When Microsoft introduced Excel 2007, they introduced new file types – we all know them by now: xlsx, xlsm, xltx, etc. These file types are often referred to as Open XML. That’s because the new file types are essentially packages that contain XML files. If you take an xlsx file and change the extension to zip, you’ll be able to see all the xml documents that make up your Excel file.
The new Open XML file types come with lots of benefits. One of the major benefits is that you can change the content and properties of an Excel 2007 file simply by manipulating the XML documents that make it up.
Well, while playing with the Open XML files, I discovered that you can remove spreadsheet protection simply by applying a simple edit to the xml within the Excel file.
Say I have a workbook where Sheet1 is password protected. So I think to myself, “the nerve of some people – trying to keep me out of their spreadsheet”.
I decide that I want to unprotect this sheet, but I don’t know the password. Because this is Excel 2007, I’ll hack into the xml and remove the spreadsheet protection.
Step 1: Make a backup of your file in case you really monkey it up.
Step 2: Change the file extension to zip.
Step 3: Extract the contents of the zip file.
Step 4: Go to the extracted files and navigate to the xml for the target sheet (found in the ‘xl\worksheets’ directory)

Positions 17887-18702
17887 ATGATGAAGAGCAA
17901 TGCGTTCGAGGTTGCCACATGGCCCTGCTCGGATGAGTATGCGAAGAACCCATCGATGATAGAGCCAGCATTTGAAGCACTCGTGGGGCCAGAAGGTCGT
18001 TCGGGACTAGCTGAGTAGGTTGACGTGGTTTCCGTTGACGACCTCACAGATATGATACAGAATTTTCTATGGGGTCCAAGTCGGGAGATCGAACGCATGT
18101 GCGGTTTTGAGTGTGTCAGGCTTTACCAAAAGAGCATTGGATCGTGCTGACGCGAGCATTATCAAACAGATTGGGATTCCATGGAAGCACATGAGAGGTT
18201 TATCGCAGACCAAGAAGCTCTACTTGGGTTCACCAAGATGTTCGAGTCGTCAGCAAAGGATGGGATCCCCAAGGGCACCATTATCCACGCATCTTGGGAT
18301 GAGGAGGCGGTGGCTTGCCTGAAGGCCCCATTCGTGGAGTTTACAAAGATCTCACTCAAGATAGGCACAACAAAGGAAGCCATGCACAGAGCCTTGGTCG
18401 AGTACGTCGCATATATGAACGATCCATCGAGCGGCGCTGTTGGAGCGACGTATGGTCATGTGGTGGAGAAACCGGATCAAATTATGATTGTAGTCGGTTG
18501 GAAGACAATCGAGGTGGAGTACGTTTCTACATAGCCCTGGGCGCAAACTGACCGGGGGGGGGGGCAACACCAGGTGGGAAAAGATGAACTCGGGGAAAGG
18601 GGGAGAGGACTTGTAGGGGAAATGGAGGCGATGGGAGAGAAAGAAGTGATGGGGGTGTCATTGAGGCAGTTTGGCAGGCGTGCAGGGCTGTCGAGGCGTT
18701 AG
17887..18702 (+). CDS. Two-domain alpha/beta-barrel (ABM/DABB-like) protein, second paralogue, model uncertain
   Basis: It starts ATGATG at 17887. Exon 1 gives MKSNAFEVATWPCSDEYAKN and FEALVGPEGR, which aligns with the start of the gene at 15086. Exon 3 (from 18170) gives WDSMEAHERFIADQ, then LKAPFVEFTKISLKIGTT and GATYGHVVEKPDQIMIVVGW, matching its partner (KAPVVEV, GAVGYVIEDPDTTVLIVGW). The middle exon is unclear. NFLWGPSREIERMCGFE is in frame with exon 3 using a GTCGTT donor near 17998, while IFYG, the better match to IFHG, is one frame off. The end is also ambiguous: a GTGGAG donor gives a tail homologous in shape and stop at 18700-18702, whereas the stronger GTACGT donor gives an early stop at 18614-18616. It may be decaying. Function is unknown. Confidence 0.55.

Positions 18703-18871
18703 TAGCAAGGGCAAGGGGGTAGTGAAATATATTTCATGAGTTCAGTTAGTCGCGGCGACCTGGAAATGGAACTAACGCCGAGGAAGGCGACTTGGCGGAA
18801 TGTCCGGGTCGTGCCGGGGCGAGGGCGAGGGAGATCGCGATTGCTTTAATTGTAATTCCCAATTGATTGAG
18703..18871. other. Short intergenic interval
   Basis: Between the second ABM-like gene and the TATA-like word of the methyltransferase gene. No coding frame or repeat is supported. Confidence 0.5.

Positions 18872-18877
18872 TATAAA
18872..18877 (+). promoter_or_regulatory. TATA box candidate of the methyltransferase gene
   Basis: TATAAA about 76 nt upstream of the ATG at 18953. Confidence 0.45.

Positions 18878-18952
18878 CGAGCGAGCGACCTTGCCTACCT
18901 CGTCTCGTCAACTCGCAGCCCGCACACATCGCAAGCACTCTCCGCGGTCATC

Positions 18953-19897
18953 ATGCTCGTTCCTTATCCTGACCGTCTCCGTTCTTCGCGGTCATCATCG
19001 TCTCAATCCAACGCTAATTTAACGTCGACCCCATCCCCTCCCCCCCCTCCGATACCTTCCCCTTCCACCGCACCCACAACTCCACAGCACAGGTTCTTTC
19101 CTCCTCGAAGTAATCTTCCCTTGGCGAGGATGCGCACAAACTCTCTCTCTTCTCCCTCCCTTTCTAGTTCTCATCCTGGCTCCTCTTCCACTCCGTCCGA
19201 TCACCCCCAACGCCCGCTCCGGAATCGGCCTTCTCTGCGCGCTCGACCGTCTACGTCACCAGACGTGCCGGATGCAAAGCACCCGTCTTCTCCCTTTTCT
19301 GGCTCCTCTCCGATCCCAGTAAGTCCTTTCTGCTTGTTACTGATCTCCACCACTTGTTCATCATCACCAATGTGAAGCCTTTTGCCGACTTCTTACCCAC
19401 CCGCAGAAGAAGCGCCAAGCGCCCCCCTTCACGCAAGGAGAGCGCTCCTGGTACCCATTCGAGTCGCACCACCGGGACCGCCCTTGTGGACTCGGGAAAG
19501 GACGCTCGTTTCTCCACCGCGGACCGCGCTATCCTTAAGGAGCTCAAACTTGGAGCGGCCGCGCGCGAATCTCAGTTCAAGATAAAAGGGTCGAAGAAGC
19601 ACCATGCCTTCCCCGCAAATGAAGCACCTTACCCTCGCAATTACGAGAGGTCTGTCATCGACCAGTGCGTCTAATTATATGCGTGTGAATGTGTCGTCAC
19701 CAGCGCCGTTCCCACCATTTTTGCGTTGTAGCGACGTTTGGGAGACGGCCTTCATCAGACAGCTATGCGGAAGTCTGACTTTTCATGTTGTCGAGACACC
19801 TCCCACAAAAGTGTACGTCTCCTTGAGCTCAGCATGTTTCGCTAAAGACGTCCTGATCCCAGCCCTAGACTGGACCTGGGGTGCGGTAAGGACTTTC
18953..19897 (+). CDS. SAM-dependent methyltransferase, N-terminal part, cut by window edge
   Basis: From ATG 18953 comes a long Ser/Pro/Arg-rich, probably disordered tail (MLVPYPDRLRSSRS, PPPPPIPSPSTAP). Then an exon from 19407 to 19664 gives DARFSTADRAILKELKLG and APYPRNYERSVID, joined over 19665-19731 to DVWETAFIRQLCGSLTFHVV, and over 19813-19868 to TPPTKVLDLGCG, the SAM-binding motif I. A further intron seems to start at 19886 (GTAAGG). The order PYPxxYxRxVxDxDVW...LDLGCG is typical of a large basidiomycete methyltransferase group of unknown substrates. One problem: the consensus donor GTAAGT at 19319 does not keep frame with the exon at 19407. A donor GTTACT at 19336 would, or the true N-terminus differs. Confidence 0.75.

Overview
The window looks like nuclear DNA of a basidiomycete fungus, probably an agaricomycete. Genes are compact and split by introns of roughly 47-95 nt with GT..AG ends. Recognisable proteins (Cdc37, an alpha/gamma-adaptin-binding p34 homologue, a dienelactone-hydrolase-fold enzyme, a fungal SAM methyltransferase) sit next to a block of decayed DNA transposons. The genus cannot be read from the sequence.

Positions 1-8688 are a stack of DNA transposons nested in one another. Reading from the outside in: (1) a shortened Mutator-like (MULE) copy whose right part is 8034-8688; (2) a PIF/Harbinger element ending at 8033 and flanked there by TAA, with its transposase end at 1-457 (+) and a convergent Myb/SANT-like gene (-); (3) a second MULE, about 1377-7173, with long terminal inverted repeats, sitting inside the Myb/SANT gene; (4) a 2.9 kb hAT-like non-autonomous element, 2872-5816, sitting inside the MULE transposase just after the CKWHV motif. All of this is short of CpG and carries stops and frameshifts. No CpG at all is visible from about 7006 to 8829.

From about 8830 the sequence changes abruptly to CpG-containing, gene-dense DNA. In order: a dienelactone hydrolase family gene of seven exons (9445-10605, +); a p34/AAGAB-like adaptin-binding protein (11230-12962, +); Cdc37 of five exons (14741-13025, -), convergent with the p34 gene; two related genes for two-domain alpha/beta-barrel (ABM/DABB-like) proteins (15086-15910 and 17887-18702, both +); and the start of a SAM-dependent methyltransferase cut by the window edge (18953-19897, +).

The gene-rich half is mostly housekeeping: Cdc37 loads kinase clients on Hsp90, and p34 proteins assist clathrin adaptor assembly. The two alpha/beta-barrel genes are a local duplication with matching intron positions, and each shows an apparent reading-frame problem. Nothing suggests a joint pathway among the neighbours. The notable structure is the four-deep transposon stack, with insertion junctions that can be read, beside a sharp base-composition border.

Step 5: Open the target sheet’s xml document using an XML editor (I use a free editor called XML Marker)
Step 6: Find the ‘sheetProtection’ tag and remove the entire line.
Step 7: Save the edited xml document and replace the old xml document found in the original zip file.
Step 8: Change the extension back to xlsx.
Step 9: Enjoy your unprotected sheet.
That’s right folks; simply removing the sheetProtection element from the xml part negates all protections placed on that sheet. Amazing, right?
A couple of notes:
- Any password you see in the XML file is not the real password, nor will it work if you try to use it. It’s worthless.
- See this link to hack into a protected workbook.
- Do I have to even mention that this doesn’t apply to any xls files?
- Of course, you could do this all programmatically, but this strikes me as a one-off kind of thing. So coding something up is just not worth it to me.